(b) At any time the stage of the Delaware River falls below .50 c. s. m. at Port Jervis, New York, or Trenton, New Jersey, or both (.50 c. s. m. being equivalent to a flow of 1535 c. f. s. at Port Jervis and 3400 c. f. s. at Trenton), water shall be released from one or more of the impounding reservoirs of New York City in sufficient volume to restore the flow at Port Jervis and Trenton to .50 [283 U.S. 336, 347] c. s. m., provided, however, that there is not required to be released at any time water in excess of 30% of the diversion area yield, and the diversion area yield having been ascertained to be 2.2 c. s. m., the maximum release required shall be 30% of that amount, or .66 cubic feet per second per square mile of the areas from which water is diverted.
In determining the quantity of water to be released so as to add to the flow of the Delaware River, the Neversink River shall be treated as if it flowed into the Delaware River above Port Jervis, and the number of second feet of water released from the impounding reservoir on the Neversink River shall be added to the number of second feet of water released from other reservoirs, so as to determine whether the quantity of water, required by this decree to be released, has been released.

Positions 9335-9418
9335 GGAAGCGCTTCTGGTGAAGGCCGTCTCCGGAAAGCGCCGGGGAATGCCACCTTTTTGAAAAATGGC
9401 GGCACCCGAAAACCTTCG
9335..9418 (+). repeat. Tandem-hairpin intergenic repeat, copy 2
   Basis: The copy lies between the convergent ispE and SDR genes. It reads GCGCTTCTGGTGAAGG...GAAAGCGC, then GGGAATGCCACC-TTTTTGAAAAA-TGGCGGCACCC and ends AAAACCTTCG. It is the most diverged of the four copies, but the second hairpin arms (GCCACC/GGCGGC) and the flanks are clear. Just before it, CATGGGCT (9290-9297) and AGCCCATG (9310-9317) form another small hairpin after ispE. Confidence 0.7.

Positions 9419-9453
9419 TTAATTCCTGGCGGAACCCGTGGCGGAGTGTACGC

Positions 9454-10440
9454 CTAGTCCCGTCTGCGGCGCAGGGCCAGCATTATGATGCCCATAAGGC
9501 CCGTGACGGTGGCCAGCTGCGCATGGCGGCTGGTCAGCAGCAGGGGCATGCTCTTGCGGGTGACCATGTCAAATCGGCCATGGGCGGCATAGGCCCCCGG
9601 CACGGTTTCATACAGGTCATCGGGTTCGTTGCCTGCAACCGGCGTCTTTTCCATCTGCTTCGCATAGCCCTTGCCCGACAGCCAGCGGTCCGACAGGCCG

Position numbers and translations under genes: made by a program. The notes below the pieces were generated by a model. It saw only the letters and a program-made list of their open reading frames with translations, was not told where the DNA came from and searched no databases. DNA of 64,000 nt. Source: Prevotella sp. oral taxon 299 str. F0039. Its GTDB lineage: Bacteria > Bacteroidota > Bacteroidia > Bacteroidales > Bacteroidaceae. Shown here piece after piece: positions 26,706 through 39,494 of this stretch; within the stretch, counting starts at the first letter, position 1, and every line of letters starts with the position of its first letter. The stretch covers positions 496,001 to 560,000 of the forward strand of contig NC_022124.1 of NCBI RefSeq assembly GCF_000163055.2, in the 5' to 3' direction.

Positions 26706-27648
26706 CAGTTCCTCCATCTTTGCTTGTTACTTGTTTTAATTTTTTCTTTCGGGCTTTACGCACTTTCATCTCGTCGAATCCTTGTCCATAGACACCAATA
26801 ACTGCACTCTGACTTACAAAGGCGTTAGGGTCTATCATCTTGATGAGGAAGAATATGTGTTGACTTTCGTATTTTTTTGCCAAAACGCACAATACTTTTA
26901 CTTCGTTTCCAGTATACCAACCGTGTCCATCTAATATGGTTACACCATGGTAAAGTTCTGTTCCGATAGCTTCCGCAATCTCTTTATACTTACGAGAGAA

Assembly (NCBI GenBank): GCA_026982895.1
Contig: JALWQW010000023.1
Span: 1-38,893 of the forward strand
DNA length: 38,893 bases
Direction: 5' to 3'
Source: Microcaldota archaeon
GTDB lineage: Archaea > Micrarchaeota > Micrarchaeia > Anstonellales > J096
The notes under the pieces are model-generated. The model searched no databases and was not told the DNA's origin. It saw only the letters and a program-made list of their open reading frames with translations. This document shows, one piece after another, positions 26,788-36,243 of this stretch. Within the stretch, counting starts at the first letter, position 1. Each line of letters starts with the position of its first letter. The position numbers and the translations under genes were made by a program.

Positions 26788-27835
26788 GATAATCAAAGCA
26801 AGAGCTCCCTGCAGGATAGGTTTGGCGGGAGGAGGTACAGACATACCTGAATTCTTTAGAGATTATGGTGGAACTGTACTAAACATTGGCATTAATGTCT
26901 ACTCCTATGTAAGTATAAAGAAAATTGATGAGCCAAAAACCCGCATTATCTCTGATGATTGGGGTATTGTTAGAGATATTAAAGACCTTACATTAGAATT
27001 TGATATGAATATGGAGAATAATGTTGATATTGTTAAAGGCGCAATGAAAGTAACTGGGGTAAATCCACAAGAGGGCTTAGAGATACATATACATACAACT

(c) That the State of New Jersey and the Commonwealth of Pennsylvania, through accredited representatives, shall at all reasonable times have the right to inspect the dams, reservoirs and other works constructed by the City of New York nd t o inspect the diversion areas and the inflow, outflow and diverted flow of said areas, and to inspect the meters and other apparatus installed by the City of New York and to inspect all records pertaining to inflow, outflow and diverted flow.